Searching about celebrities may be a Risky Affair

New York: It could be a risky affair if you are searching about celebrities like Brad Pitt or Beyonce on the Internet. As cyber criminals are now using their names to lure web browsers, an internet security firm has dubbed the actor and singer the most dangerous celebrities to search for on the internet

California-based McAfee said PCs of the fans searching for information and pictures of Pitt, have an 18 percent chance of being infected with a virus, spyware, spam, phishing and adware.

“Cyber criminals employ numerous methods, yet one of the simplest but most effective ways is to trick consumers into infecting themselves by capitalizing on Americans’ interest in celebrity gossip,” explained Jeff Green, senior vice president of McAfee’s Product Development & Avert Labs. “Tapping into current events, pop culture or commonly browsed sites is an easy way to achieve this,” he added. Web surfers looking for celebrity gossip, screen savers and ring tones are often directed to fake Internet sites that look legitimate but pose a risk to the security of their computers, according to the company.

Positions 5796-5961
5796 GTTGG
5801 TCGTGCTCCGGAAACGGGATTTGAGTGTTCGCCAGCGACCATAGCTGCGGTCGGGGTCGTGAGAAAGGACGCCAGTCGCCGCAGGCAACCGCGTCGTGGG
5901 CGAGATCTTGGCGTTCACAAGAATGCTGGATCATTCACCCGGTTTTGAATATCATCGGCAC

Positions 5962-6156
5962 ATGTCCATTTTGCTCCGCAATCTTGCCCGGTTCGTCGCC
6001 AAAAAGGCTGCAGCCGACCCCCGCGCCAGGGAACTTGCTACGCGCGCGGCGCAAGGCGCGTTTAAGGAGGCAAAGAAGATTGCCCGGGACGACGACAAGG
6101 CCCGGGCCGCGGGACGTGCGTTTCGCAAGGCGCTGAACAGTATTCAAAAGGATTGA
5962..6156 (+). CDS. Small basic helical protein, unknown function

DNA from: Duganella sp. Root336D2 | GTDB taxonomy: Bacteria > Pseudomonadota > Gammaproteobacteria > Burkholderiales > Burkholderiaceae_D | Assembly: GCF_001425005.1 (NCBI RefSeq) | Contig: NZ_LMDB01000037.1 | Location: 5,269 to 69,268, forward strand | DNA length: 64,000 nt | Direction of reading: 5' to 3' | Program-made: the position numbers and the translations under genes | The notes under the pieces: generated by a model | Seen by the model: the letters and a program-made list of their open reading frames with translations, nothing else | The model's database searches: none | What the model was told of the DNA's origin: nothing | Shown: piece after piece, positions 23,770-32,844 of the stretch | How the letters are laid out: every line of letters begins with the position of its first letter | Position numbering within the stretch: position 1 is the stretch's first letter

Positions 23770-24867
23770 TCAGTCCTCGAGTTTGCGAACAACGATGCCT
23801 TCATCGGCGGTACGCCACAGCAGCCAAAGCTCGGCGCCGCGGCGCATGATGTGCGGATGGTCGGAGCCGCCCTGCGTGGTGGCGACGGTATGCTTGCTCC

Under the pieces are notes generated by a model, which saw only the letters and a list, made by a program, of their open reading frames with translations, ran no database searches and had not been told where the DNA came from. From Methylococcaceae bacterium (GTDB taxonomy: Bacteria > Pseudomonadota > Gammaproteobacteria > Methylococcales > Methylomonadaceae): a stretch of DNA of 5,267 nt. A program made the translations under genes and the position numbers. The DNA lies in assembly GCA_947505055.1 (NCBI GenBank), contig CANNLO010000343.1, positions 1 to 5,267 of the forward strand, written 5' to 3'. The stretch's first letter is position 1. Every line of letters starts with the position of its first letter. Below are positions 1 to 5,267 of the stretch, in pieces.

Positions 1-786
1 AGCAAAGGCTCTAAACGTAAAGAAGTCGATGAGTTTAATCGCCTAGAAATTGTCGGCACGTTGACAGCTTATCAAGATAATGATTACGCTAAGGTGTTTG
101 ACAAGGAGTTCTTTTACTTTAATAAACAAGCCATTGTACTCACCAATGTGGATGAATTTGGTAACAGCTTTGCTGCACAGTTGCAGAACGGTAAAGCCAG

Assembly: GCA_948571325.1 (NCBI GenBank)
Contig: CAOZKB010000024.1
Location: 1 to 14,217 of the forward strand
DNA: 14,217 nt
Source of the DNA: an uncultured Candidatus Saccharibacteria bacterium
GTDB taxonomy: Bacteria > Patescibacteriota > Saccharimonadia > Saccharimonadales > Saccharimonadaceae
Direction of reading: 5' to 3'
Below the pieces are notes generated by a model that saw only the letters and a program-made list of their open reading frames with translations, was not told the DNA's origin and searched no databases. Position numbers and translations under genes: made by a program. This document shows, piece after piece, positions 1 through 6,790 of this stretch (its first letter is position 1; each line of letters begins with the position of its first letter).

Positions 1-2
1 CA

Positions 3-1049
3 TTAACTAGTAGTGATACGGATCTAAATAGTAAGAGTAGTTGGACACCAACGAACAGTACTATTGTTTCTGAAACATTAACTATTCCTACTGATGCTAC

Pitt and singer Justin Timberlake are the most dangerous men to search for on the internet, while Beyonce and Heidi Montag, the star of the reality television show ‘The Hills,’ top the list for women. Other celebrities on McAfee’s most dangerous list include singers Mariah Carey, Rihanna and Fergie and film stars Angelina Jolie, Jessica Alba, Cameron Diaz and George Clooney.

Green said Americans’ obsession with following celebrities’ lifestyles make them obvious targets. “We have to take precautions in casually navigating the Web since many subtle sites may be rife with malware for consumers’ computers,” he said, referring to software designed to infiltrate computer software without the consent of the owner.

Malware includes viruses, worms and spyware, which are computer programs that report back to a third party a user’s activity and Web-surfing habits. The reasons for planting spyware range from simple marketing purposes to more serious things like stealing files or passwords used to access sensitive financial information.